13 Apr 2012

A wet and windy week lies ahead

The week just gone has been dominated by low pressure that brought most places a spell of rain on Easter Monday and then parked itself in the North Sea bringing heavy, thundery showers thereafter.

Whilst amounts of rain have been highly variable, as is always the case with showers, the thirst of the dry ground has been quenched slightly, although nowhere near enough to replenish the water resources of the drought-hit areas.

I mentioned at the end of March that April looked to be a very different month in terms of what the weather had to offer. The main signal was for a cool and unsettled theme, with showers or longer spells of rain and winds often from a northerly quarter. So far this month, it has certainly proven to be the case.

Next week will see the weather continue in a similar vain. An active jet stream will extend across the Atlantic Ocean, acting as a conveyor belt and driving areas of low pressure towards the UK.

It will also have a trend to dip south of the UK, which will keep us in a region known as the left exit of the jet stream. These regions are characterised by lower pressure, more readily rising air and also air that spins around more – all characteristics that contribute to an unsettled weather pattern.

The image below from NOAA shows the position and strength of the jet stream during the middle of next week. Note the blue coloured area snaking to the south and west of the UK showing the position of the jet stream. The darker blue indicates that it’s moving at around 130 knots – close to 150mph.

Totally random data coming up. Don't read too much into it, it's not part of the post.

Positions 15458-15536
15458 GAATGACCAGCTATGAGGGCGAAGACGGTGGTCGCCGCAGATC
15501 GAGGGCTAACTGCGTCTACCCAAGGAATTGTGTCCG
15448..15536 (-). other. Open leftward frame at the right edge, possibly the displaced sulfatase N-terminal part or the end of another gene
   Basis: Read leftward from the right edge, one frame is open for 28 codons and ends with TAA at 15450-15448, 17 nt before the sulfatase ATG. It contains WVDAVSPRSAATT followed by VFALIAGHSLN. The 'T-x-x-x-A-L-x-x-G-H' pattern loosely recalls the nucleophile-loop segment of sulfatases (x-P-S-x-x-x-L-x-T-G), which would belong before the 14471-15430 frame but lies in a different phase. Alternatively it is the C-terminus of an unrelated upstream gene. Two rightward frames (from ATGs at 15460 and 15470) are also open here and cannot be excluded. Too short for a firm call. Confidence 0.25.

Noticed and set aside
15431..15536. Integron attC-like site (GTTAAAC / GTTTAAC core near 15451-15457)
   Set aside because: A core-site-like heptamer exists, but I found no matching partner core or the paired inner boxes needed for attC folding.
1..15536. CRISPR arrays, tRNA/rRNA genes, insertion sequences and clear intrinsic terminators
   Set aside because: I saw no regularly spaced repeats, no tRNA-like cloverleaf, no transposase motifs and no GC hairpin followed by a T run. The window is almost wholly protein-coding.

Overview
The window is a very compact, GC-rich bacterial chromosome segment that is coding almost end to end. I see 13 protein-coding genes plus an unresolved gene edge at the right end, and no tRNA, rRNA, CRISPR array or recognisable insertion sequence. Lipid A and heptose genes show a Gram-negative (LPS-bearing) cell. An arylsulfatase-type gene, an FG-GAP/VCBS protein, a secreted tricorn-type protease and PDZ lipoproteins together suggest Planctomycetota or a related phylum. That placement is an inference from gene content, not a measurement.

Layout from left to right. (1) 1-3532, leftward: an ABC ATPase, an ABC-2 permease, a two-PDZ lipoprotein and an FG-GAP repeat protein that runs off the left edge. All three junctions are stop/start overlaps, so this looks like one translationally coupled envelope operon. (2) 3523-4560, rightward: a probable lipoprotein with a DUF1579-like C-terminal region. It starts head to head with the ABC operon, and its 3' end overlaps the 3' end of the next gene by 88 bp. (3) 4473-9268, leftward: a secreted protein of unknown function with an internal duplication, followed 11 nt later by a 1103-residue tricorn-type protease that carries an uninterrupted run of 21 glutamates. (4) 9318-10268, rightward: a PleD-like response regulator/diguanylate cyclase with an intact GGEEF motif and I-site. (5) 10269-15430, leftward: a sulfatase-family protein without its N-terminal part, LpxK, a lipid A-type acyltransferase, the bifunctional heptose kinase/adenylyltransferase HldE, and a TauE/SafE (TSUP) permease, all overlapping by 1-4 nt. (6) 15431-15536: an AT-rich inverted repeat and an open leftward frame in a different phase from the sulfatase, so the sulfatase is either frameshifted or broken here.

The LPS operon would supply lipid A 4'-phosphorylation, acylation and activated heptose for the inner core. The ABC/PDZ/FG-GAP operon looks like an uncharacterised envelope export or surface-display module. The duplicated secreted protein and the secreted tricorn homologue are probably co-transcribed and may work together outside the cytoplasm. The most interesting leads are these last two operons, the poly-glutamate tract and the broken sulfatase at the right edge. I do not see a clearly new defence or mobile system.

So what weather will this bring us? Well, it means another week dominated by low pressure. In fact it’s likely to feel quite autumnal with showers or longer spells of rain, often accompanied by brisk winds.

There’s a consistent signal from the weather computer models that all parts of the UK will see some notable rainfall. Eastern areas could see 15-30mm and western areas 20-50mm, with more possible across the hills and mountains.

It’s almost as if the weather has heard about the hosepipe ban and suddenly come to life, finally bringing rain – much needed rain to drought-hit areas. There’s no doubt that farmers, growers and water companies will welcome the rain-bearing clouds with open arms.

However, before the rain arrives later on Monday, the weather is winding down for the weekend. A brief ridge of high pressure will mean fewer showers on Saturday, mainly dry weather on Sunday, accompanied by a chilly wind. There’ll also be widespread frosts for the next few nights.

Before I sign off, I’d just like to say a huge thank you for all the weather reports and pictures that I’ve had on Twitter during this week. They have been really useful and help the weather to come to life even more. As always, you can contact me anytime – @liamdutton

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